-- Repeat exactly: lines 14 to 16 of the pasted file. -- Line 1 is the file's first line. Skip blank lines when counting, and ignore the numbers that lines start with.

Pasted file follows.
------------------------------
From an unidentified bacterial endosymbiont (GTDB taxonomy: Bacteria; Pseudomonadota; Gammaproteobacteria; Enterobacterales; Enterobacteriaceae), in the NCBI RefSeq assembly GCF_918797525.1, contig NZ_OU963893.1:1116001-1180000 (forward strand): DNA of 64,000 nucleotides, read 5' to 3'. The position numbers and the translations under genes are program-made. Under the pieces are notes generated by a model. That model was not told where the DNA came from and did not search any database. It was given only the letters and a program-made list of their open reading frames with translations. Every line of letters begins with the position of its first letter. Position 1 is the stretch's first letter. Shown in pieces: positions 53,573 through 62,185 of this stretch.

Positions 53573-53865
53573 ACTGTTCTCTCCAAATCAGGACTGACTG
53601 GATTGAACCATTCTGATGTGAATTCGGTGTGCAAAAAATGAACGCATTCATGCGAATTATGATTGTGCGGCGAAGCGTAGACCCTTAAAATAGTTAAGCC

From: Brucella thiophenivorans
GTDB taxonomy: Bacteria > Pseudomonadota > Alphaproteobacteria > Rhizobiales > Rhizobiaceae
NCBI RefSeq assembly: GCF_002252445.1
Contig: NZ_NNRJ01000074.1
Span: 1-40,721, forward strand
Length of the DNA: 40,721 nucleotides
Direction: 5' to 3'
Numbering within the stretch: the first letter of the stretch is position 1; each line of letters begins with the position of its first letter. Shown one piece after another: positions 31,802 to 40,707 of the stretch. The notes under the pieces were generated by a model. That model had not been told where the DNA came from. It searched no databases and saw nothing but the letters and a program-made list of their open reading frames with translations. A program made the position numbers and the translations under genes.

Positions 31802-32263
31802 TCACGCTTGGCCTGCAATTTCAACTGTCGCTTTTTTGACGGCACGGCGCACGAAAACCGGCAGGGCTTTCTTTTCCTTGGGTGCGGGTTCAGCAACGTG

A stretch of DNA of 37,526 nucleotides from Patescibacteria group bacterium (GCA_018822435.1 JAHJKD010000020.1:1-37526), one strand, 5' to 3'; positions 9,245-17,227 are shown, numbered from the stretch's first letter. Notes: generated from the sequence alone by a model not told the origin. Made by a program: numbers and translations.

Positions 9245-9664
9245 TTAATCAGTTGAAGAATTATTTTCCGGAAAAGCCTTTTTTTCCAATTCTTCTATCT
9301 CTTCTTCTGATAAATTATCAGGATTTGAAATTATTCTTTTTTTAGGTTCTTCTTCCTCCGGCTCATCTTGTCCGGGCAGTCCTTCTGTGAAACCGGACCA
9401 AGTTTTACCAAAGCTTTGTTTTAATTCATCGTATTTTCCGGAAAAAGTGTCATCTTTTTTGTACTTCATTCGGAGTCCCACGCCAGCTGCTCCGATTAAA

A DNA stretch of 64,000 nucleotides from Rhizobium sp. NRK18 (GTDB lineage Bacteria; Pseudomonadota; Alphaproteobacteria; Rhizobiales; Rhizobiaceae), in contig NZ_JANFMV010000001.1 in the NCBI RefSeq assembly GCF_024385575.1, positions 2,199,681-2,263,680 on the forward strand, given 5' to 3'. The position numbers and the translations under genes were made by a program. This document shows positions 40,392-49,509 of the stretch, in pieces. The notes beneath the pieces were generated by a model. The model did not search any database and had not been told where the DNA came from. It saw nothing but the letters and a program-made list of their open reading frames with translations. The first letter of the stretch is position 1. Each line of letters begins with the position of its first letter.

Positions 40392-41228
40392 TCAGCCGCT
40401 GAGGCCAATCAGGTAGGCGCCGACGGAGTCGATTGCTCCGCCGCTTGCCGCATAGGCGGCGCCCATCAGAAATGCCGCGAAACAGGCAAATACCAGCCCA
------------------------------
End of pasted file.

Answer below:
31802 TCACGCTTGGCCTGCAATTTCAACTGTCGCTTTTTTGACGGCACGGCGCACGAAAACCGGCAGGGCTTTCTTTTCCTTGGGTGCGGGTTCAGCAACGTG

A stretch of DNA of 37,526 nucleotides from Patescibacteria group bacterium (GCA_018822435.1 JAHJKD010000020.1:1-37526), one strand, 5' to 3'; positions 9,245-17,227 are shown, numbered from the stretch's first letter. Notes: generated from the sequence alone by a model not told the origin. Made by a program: numbers and translations.

Positions 9245-9664